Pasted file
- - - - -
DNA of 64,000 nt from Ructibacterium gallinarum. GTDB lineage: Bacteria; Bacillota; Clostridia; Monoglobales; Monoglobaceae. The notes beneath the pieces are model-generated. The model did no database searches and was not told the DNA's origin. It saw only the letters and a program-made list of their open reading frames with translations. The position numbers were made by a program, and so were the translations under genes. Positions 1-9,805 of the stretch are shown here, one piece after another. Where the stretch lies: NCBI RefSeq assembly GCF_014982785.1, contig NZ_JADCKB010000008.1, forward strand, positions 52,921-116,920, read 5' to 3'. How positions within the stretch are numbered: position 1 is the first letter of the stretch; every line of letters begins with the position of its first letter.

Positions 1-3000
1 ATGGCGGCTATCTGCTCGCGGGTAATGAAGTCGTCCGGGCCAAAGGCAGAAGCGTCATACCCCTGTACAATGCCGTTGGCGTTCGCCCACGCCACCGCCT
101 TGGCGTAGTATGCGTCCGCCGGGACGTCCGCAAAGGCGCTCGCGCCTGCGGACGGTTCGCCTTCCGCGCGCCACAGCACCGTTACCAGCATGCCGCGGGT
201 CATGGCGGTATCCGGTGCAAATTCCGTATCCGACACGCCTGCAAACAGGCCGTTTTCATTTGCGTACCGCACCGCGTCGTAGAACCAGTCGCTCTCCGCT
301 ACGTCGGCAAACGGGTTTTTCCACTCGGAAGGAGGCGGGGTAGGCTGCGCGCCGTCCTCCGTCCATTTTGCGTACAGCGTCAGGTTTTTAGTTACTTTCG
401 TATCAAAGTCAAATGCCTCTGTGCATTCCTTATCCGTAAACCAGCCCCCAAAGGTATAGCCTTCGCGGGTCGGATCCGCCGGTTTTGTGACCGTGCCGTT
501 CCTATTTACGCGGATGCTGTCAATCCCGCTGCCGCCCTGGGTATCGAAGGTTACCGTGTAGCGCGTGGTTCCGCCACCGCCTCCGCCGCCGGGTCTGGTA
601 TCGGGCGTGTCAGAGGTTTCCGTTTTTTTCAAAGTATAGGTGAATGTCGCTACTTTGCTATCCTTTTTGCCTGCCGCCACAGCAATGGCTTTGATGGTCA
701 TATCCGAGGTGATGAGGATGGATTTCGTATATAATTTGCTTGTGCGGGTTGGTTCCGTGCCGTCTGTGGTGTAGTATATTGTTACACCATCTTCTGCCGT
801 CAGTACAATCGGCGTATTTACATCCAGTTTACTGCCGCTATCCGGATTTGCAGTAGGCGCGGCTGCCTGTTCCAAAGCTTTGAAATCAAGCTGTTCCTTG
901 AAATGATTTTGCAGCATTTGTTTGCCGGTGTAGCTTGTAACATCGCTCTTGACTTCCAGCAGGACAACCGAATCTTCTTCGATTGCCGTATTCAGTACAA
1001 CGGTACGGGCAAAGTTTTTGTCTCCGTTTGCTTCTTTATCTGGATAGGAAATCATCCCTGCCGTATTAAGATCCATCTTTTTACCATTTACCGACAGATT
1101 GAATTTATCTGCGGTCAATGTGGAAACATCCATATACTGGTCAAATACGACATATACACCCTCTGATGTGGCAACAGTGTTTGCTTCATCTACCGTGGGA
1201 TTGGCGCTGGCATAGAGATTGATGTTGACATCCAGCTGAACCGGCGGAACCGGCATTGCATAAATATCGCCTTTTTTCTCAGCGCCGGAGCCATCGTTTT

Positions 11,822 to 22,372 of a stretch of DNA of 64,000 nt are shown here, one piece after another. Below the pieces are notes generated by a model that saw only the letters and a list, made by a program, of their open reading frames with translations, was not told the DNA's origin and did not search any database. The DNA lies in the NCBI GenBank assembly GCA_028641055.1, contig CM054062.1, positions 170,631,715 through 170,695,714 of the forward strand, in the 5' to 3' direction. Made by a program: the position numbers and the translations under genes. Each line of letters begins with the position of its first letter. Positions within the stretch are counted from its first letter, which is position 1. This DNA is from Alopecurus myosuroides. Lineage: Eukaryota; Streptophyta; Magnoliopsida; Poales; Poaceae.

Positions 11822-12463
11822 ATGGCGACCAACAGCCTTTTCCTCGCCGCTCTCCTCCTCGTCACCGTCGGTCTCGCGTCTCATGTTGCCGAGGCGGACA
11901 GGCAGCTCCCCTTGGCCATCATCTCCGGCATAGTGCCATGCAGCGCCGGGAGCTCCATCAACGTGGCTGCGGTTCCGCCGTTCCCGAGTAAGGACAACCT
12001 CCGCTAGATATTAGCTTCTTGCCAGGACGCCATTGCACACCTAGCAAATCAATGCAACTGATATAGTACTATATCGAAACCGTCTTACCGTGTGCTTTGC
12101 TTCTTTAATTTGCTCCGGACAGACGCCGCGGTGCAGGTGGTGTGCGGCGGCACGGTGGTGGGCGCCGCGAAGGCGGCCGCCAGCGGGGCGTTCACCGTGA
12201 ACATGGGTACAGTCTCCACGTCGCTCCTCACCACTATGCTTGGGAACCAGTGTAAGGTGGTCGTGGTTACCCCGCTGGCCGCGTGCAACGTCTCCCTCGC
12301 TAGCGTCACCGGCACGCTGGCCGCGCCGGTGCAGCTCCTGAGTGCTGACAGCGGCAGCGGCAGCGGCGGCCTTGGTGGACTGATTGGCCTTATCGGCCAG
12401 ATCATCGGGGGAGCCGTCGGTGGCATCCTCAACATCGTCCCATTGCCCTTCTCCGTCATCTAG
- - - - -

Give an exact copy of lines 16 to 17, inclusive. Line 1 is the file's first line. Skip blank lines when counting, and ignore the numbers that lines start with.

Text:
Positions 11,822 to 22,372 of a stretch of DNA of 64,000 nt are shown here, one piece after another. Below the pieces are notes generated by a model that saw only the letters and a list, made by a program, of their open reading frames with translations, was not told the DNA's origin and did not search any database. The DNA lies in the NCBI GenBank assembly GCA_028641055.1, contig CM054062.1, positions 170,631,715 through 170,695,714 of the forward strand, in the 5' to 3' direction. Made by a program: the position numbers and the translations under genes. Each line of letters begins with the position of its first letter. Positions within the stretch are counted from its first letter, which is position 1. This DNA is from Alopecurus myosuroides. Lineage: Eukaryota; Streptophyta; Magnoliopsida; Poales; Poaceae.

Positions 11822-12463